December 7, 2018

Turning One: Supporting STEM Research and Empowering Education

Where does the time go? STEM-VRSE hit one-year last month. We cannot believe how much has been accomplished in just twelve months or what we are working on to accomplish in the future. Each day we hope to simply support STEM research and empower STEM education.

In the last year, STEM-VRSE experienced a number of firsts in our efforts to support STEM research. For example, Kat led our first team of early-career researchers to New Zealand in February (see Figure 1 and 2). In addition, the team spent time with scientists at NASA to discuss future collaborations (see Figure 3). The work done at the beginning of the year by this team led to the development of other STEM-VRSE firsts during the summer, including; the first STEM-VRSE intern, the first STEM-VRSE database, the first STEM-VRSE videos centered on STEM content (i.e., oceanographic and ornithological research), and the first publications of white papers associated with the organization.

Scuba dive image Figure 1. Our research group conducting research dives off the coast of New Zealand for the February research project.

More recently, in STEM-VRSE’s work to support early-career STEM researchers, Cashion completed two National Science Foundation (NSF) grants. In addition, Katja completed her first NSF grant in November. Cashion’s grants center on studying the use of VR in architecture and human cognition. In contrast, Katja’s grant seeks to conduct a systematic review of literature around the themes of conservation education and conservation visualization. Finally, in terms of firsts and support of STEM research, STEM-VRSE began the process of building connections with STEM centered companies to connect VR with STEM research and early career STEM researchers. In all, STEM-VRSE supported the work of half a dozen early-career STEM researchers during the first year of the organization’s existence. Next year, STEM-VRSE looks forward to supporting another half dozen early-career STEM researchers.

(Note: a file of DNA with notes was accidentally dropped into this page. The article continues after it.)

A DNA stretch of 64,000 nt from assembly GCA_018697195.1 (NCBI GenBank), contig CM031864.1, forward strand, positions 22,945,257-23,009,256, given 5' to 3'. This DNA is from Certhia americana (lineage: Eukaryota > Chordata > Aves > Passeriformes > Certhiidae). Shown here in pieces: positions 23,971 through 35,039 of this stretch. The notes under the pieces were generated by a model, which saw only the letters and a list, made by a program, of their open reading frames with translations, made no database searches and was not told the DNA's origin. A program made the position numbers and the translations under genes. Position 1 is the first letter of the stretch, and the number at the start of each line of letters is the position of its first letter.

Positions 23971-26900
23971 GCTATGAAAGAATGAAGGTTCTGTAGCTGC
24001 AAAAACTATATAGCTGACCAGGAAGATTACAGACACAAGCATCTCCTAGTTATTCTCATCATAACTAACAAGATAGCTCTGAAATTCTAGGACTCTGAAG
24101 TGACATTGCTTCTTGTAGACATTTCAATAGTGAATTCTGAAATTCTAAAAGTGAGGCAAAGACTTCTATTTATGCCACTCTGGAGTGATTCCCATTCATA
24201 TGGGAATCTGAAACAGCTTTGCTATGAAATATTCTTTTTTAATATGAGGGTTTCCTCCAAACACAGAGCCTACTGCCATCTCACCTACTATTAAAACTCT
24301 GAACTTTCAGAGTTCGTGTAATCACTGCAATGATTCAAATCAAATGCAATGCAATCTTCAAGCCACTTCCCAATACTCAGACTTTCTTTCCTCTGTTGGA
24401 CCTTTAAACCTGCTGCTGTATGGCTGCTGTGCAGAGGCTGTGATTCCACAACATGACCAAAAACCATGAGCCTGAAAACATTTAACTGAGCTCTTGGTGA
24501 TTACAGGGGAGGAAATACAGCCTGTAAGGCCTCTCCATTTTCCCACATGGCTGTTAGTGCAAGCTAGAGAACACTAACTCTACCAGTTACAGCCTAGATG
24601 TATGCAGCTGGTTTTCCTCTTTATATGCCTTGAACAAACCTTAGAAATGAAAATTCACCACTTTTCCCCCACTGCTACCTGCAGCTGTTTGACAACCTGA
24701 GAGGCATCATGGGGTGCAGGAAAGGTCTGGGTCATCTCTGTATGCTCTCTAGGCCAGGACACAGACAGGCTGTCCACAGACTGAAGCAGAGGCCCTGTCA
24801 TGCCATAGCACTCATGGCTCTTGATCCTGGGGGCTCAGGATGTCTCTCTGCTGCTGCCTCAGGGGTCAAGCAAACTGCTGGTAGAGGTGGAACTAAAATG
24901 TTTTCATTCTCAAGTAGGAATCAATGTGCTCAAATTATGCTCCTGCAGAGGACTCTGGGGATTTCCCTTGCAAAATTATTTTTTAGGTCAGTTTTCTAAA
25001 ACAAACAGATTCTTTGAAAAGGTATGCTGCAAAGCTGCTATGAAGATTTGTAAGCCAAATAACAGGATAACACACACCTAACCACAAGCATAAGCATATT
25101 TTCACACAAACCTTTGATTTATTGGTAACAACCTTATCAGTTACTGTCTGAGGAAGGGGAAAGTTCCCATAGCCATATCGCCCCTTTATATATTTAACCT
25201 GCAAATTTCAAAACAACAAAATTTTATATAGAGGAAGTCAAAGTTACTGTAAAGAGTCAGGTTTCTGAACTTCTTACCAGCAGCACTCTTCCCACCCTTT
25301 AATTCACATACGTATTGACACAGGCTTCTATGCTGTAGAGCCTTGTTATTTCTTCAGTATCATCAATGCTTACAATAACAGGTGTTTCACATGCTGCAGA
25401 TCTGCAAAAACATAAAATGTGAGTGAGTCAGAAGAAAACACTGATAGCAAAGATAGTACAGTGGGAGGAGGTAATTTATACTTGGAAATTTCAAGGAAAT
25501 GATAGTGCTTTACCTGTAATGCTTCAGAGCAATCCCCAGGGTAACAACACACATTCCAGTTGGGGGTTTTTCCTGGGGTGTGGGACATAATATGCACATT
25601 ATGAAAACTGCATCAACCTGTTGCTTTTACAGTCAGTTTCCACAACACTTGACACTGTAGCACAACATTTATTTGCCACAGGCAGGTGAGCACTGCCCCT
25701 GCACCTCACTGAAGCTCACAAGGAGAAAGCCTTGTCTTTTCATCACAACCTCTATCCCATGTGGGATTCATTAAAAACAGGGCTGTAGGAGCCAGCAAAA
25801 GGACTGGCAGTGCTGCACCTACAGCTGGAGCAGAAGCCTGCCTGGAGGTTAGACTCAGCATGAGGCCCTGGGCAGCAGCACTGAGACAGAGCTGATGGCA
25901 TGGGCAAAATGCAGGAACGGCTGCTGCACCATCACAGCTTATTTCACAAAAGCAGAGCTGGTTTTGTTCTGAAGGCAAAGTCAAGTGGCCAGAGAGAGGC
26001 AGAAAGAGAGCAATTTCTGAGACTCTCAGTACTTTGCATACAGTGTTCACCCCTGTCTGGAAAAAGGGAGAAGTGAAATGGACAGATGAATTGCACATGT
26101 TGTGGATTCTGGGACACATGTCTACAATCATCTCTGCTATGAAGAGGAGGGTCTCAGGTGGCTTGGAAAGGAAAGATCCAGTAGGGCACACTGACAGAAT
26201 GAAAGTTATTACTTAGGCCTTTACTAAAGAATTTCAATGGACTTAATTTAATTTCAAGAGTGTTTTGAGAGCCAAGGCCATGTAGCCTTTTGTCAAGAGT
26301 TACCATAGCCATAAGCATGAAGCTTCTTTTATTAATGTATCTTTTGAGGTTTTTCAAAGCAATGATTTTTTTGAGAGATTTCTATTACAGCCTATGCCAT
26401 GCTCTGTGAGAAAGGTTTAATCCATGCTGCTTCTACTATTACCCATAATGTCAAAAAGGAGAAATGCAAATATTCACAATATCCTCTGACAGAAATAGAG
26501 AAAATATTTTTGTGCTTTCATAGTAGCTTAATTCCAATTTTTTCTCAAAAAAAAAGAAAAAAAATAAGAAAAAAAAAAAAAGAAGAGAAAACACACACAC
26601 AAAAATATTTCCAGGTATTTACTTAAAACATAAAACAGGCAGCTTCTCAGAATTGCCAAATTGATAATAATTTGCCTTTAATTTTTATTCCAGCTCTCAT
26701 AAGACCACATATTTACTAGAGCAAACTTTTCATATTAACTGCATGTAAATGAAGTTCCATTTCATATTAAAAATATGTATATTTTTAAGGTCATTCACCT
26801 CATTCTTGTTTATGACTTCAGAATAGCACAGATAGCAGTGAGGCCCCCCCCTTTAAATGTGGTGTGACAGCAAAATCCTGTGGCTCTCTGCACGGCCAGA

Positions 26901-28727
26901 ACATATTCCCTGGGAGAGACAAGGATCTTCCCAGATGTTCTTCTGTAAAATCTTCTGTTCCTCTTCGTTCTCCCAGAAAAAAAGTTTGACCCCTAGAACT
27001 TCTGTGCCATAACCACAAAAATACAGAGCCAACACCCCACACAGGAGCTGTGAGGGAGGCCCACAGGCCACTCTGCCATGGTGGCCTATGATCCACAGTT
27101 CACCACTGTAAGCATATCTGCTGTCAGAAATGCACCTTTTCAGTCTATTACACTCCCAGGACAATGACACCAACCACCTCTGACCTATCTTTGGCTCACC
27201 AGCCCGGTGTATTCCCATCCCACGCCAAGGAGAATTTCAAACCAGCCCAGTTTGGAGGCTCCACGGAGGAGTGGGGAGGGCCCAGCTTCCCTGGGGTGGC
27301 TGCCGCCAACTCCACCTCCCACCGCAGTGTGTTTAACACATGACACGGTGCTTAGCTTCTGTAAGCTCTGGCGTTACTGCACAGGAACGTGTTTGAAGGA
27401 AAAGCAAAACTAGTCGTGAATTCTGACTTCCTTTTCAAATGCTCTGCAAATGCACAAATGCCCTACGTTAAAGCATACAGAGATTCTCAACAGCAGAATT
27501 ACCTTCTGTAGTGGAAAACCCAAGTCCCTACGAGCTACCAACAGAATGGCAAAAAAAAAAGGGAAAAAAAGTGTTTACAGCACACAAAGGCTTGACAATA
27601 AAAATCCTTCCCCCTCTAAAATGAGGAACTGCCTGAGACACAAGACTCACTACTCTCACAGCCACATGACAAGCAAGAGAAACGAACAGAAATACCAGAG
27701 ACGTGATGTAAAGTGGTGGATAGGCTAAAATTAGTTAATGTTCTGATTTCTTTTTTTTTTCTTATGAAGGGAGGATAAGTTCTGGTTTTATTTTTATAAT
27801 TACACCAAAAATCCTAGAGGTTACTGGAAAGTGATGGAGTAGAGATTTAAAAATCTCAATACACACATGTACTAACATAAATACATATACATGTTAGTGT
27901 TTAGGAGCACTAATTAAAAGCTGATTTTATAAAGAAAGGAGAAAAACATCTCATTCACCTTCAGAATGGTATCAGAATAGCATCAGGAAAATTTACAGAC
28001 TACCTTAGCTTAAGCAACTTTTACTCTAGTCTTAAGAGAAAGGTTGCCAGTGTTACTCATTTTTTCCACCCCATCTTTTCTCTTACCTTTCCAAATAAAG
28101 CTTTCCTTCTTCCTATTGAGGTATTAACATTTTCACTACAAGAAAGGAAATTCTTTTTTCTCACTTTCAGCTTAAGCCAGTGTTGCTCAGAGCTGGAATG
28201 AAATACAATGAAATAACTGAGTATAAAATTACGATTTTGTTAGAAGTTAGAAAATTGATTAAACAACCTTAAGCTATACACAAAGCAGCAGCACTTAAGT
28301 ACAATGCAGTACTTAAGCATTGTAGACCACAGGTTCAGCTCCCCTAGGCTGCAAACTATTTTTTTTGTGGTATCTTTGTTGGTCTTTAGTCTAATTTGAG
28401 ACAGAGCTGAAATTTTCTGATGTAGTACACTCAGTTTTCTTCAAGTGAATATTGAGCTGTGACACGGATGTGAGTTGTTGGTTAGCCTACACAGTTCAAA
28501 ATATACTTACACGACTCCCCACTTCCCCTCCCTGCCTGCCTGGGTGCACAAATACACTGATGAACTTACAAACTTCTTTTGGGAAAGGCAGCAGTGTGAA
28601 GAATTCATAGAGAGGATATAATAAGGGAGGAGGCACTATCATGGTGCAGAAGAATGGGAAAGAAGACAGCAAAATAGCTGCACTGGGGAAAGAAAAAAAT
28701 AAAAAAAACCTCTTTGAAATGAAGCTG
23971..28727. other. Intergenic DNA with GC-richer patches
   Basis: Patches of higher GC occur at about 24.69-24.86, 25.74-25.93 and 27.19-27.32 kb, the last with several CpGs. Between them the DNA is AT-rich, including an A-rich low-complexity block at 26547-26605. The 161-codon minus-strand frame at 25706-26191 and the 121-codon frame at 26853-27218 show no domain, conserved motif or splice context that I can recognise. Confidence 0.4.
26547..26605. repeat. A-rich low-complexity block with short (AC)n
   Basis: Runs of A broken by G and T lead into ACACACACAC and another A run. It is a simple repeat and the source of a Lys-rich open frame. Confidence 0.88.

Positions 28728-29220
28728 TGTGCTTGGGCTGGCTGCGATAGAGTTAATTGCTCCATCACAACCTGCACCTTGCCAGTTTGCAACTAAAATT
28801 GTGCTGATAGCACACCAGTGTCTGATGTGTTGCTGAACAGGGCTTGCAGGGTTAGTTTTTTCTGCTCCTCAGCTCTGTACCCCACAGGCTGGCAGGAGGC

Dotterels image Figure 2. Our research group conducting bird studies in New Zealand for the February research project.
NASA group image Figure 3. STEM-VRSE at NASA to discuss future VR collaborations. From left: Katherine Crabill, NASA engineer, Katja Pierce, Dane Bozeman, Leslie Cain, Cashion Cain, and Dakota Brown.

In addition to our support for STEM research, STEM-VRSE experienced a number of firsts in efforts to empower STEM education. For example, Dakota went to New Zealand in February to ensure the STEM-VRSE research team possessed an educator’s support in conducting research. Dakota provided both an educator’s perspective and the technological support to integrate VR in the research team’s work on subtropical reefs and an endangered bird species. The work done in New Zealand directly impacted STEM-VRSE’s work to empower a middle school STEM teacher wishing to introduce VR to their students. This represents the first classroom in which STEM-VRSE will actively engage with K-12 STEM teachers and students to introduce VR in STEM curriculum. To prepare this teacher, Jordan began working to ensure this teacher feels empowered to take chances in the use of VR in teaching STEM to K-12 learners (See Figure 4).

Group photo Figure 4. The STEM-VRSE team working in our first office at Blue Baker. From top left: Cashion Cain, Dane Bozeman, Jordan Murphy, Elizabeth Espey, Katherine Crabill, Katja Pierce, and Leslie Cain.

In addition to working with our first STEM educator, Katja and Dane represented STEM-VRSE at Greens Prairie Elementary school during the school’s annual STEM night. This experience highlighted the number of ways in which STEM-VRSE can empower STEM teachers with access to the necessary equipment to give students a great STEM learning experience. Finally, in terms of firsts and empowerment of STEM education, STEM-VRSE participated in monthly community outreach to introduce VR in STEM education to community members. Next year, STEM-VRSE looks forward to empowering teachers in a local school district wishing to provide their students with VR experiences in K-12 STEM classrooms as well as continuing community outreach to raise awareness of the possibilities that VR provides community member to increase their STEM knowledge.

The last year provided many opportunities to support early-career STEM researchers and empower K-12 STEM educators. In the next year, STEM-VRSE looks forward to additional opportunities (e.g., First Friday in Bryan) to meet the goals of STEM-VRSE – supporting STEM research and empowering STEM education (See Figure 5).

First Friday group photo Figure 5. STEM-VRSE at First Friday in Downtown Bryan. From left: Dakota Brown, Katherine Crabill, Jordan Murphy, Moses Godinez, and Cashion Cain.

Older Post:
A Month in Review